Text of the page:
The clubface on both models is a sort of frosted or muted chrome look, and the surrounding areas towards the toe, heel, and the entire back of the Blade 2007 line is an incredibly attractive brushed metal look that needs to be seen in person to be appreciated fully. It’s incredible looking, and though I realize it’s just an exterior finish, details like this matter when you’re paying $1600+ for a set of irons. The back of the CB-501, due to the cavity and muscle, is treated with a similar frosted chrome as the clubface.
Miura may sell a set of clubs to you without getting fit, but I wouldn’t bet on it. While other manufacturers will tell you that they “strongly believe in proper fitting,” they’ll still sell their clubs at sports goods stores and enforce a fairly weak fitting policy.
Except in rare cases, you really can’t buy a set of Miura irons from one of their resellers without going through a proper fitting. This fitting process is not the typical “give me your wrist to floor measurement and tell me how far you hit your five iron” type of fitting, as both static and dynamic measurements will be taken. You’ll be fit with a clubhead, shaft, lofts, lie, length, and more based on what you do.
I applaud this effort. Miura clubs are not mass manufactured, and their relative cost combined with their obscurity allows Miura to be picky about their customers.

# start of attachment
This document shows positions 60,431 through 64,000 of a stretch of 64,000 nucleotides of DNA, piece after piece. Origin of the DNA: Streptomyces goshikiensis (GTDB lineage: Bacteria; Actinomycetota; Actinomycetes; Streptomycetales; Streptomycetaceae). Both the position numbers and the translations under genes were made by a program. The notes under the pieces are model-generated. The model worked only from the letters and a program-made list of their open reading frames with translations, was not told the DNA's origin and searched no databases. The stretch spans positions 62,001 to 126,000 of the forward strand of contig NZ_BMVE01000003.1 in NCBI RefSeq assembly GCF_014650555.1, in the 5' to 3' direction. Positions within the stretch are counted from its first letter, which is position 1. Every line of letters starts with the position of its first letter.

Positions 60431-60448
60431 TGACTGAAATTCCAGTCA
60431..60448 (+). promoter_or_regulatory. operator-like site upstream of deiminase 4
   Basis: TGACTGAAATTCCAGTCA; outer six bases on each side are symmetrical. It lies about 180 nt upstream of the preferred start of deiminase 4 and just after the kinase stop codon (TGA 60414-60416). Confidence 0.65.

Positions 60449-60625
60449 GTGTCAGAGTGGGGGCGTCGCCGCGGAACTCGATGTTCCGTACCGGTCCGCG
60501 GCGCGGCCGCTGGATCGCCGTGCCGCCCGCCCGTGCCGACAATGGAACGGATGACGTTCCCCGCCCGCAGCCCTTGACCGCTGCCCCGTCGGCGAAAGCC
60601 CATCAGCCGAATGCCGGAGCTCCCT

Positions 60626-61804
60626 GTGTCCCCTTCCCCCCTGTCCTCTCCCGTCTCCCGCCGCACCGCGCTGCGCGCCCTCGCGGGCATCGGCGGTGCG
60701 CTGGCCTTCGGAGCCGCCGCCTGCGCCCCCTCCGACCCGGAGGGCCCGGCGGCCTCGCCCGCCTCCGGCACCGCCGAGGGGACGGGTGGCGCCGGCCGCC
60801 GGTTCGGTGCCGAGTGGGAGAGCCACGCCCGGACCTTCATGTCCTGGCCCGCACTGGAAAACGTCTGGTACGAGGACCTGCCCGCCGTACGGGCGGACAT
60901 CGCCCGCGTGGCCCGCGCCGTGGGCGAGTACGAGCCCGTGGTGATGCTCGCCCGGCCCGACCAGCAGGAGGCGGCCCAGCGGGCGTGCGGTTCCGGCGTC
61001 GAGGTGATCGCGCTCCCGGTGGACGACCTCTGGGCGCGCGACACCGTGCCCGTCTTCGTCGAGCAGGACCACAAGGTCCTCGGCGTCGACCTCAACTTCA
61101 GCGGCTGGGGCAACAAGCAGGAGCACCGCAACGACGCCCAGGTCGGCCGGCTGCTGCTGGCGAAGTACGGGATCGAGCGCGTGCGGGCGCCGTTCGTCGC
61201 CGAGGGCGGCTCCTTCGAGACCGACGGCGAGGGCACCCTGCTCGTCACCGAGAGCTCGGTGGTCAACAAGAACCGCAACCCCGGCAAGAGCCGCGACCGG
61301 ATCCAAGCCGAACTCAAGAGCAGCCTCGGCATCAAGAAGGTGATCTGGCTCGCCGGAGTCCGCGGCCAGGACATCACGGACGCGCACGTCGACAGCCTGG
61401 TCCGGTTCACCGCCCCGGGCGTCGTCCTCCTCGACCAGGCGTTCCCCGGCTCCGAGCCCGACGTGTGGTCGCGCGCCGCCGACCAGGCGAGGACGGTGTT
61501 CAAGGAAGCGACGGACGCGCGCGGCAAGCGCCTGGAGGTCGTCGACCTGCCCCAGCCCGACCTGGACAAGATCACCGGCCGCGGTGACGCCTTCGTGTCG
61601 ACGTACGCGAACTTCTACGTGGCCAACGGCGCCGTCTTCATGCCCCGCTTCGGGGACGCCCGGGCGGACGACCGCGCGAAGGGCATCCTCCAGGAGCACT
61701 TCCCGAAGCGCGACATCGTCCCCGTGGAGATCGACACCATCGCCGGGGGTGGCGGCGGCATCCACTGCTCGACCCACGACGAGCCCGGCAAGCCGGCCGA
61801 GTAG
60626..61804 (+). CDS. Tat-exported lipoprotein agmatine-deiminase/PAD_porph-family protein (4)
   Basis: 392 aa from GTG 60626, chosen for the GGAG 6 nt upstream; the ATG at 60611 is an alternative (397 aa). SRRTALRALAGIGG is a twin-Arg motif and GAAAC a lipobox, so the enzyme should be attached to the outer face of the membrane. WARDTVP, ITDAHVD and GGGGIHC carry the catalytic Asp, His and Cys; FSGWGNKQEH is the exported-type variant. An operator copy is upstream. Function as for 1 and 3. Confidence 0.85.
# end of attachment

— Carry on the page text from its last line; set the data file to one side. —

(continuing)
The only problem? Miura has less than 80 fitters in the United States. The nearest to me was just over four hours away. You can find a list of Miura’s fitters and dealers at http://miuragolf.com/dealermap.asp.
Base specifications (remember that 25.4mm = 1 inch) for the two models I tested are as follows:
CB-501 Base Specifications
Loft (°) Lie (°) Offset (mm) Bounce (°) -------- ------- ----------- ---------- 3I 21 59.0 3.2 2 4I 24 59.5 3.2 4 5I 27 60.0 3.2 5 6I 30 60.5 2.7 6 7I 34 61.0 2.7 7 8I 38 61.5 2.7 8 9I 42 62.0 2.2 8 PW 47 62.5 1.2 10
Blade 2007 Base Specifications
Loft (°) Lie (°) Offset (in) Bounce (°) -------- ------- ----------- ---------- 2I 19 58.5 0.160 2 3I 21 59.0 0.120 2 4I 24 59.5 0.100 4 5I 27 60.0 0.100 5 6I 30 60.5 0.100 6 7I 34 61.0 0.100 7 8I 38 61.5 0.100 8 9I 42 62.0 0.100 8 PW 47 62.5 0.100 10
Note that though Miura’s CB-501 has more offset (“enough offset to promote playability”), the 6-iron model of the CB-501 has 0.106 inches while the Blade 2007 has 0.100 inches – not exactly a world of difference between the two. In other words, do the mm-to-inches conversion, because if you’re expecting a ton of offset, you won’t find it in the CB-501 (you’ll find even less in Miura’s still-popular CB-202).